Pacific Disability Forum Workshop

By David Corner, Inclusion International’s Regional Representative for Asia Pacific and National Self-advocacy Adviser at IHC.

The Pacific Disability Forum in Fiji was funded by the Ministry of Foreign Affairs and Trade in New Zealand to strengthen the voice of people with an intellectual disability in the pacific.

They chose IHC as a partner to work with them to do this and asked Trish Grant and I to facilitate the workshop that was held in Suva.

Both Trish and I are involved with the Pacific Disability Forum through our Inclusion International roles and have attended events hosted by the Pacific Disability Forum.  Inclusion International is a member of the Pacific Disability Forum.

The forum was held in  Suva at the Tanoa Plaza Hotel on the 4th  and 5th of October this year. There were 10 people with intellectual disabilities and 17 family members or caregivers  who attended the workshop. There were 2 observers from the Fiji Disabled Persons Federation and 8 staff members from the Pacific Disability Forum plus Trish and I from IHC.

The day before the workshop was held, we met with the Pacific Disability Forum staff and went over the programme with Rosie Catherine who is the programme officer for intellectual disability to see what the programme for the next two days would look like. We also helped to work on a press release statement for the media.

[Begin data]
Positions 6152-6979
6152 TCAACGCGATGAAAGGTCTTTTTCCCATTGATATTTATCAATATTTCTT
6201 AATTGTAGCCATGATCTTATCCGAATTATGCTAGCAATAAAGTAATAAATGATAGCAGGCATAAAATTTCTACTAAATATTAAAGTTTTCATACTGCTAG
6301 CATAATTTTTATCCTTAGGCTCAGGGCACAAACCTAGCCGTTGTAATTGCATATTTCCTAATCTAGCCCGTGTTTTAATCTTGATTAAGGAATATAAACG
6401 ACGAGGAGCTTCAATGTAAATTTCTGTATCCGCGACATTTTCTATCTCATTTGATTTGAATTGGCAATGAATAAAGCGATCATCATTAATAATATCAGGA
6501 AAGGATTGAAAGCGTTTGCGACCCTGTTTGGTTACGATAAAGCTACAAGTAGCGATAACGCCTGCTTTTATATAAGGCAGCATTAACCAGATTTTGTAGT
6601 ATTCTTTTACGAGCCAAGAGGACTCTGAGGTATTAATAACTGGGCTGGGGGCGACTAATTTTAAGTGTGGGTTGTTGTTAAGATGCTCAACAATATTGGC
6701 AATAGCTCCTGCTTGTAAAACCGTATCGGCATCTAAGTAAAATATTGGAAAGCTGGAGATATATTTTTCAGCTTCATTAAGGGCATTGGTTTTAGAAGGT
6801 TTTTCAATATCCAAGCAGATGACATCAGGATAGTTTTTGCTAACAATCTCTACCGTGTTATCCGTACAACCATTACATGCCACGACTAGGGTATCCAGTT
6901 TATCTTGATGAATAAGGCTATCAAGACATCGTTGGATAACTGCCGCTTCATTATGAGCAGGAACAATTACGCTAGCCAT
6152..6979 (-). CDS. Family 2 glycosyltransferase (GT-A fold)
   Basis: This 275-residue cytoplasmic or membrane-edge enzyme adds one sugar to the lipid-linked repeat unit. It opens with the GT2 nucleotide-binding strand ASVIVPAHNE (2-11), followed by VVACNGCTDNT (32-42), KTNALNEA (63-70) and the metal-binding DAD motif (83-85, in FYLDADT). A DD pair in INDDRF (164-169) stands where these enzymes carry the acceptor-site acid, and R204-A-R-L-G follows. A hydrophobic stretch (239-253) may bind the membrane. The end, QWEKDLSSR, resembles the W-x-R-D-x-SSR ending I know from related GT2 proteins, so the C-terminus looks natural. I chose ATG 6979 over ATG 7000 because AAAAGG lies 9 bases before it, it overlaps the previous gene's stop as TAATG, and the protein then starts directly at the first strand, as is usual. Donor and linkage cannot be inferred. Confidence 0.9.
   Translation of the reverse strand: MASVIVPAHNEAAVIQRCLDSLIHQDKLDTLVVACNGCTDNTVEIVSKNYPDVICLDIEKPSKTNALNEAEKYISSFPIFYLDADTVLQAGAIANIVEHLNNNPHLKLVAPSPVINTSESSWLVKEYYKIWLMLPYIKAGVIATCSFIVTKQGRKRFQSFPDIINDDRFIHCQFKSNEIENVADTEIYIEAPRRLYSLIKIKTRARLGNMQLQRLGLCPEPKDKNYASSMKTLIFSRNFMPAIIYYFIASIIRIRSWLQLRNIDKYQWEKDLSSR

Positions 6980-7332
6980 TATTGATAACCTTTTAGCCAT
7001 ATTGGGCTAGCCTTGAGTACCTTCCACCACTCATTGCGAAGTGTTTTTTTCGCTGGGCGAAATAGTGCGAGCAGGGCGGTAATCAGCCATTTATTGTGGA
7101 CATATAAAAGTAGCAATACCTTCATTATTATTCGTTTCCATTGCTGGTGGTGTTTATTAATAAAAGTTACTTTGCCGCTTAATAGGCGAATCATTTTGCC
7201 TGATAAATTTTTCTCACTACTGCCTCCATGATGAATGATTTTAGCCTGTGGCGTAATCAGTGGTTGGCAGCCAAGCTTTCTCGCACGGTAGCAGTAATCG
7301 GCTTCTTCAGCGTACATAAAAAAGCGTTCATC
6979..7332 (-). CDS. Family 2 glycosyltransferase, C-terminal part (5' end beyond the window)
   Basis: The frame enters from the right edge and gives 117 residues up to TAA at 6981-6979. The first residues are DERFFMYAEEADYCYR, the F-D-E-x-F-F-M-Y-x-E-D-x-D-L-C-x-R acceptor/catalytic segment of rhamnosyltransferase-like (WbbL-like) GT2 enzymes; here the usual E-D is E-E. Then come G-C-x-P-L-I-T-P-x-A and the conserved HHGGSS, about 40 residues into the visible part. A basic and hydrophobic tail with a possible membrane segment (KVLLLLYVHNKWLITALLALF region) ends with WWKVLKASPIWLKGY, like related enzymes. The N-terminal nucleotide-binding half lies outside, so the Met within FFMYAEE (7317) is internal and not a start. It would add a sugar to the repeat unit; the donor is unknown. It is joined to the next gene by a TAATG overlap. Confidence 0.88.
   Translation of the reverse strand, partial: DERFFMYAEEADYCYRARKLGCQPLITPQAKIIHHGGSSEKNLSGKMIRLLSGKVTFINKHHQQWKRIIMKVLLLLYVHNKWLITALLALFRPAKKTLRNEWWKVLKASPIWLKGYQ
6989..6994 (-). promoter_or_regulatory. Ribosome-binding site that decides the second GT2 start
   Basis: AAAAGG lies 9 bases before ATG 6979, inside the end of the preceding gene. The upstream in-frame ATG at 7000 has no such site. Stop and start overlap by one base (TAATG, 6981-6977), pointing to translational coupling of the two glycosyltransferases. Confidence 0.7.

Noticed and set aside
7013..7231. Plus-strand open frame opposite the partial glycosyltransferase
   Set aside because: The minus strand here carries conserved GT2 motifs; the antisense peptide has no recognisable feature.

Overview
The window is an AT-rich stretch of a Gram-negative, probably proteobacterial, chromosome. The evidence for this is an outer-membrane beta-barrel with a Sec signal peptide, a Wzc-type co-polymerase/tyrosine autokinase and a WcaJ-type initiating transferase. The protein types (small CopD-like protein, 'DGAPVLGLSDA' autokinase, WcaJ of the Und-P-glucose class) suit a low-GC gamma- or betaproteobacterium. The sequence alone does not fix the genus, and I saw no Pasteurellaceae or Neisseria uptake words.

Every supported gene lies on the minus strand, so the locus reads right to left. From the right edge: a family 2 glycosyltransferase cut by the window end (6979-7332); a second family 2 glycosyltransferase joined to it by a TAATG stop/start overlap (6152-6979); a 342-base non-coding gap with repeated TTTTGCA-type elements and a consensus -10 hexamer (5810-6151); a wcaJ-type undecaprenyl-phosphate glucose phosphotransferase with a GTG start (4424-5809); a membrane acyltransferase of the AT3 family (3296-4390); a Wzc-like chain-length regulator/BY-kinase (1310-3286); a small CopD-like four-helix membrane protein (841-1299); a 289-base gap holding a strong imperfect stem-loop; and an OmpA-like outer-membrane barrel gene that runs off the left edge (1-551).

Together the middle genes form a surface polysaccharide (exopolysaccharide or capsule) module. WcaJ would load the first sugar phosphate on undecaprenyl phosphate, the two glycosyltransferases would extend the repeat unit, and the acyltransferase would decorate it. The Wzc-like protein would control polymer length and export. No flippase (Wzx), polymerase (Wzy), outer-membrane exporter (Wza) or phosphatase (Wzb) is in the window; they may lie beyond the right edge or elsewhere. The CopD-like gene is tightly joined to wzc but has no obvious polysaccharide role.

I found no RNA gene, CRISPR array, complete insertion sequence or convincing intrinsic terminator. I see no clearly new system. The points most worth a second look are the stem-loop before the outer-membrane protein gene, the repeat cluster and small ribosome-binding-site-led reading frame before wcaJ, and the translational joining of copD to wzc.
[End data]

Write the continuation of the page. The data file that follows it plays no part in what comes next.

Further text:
We also went with Rosie to visit a community hub  where all the disability organisations are together in the one centre and met lots of people and saw what they do there. Then we went and visited a Special School for people with intellectual disabilities  and got shown around.  We met some of the people  who go there and also caught up with a person with an intellectual disability who works at the school we had met at different meetings  and was going to attend the workshop. Then we went and visited a hospital like institution setting where people with intellectual disabilities and people with mental health live.

The workshop

We were all welcomed to the workshop by Angeline Chand, Team Leader Programs and she asked Lanieta Tuimbu to say a prayer. Joshko Wakaniyasi who is the President of the Fiji Disabled Persons Federation was a  guest speaker and he referred to my statements in   a speech that I did earlier in the year in Nadi” we are here. We have arrived, we demand inclusion” Joshko talked about his organisations strong support for this important work to begin to ensure people with intellectual disability are not “left behind”  in the important work being progressed around disabled persons rights in Fiji and across the Pacific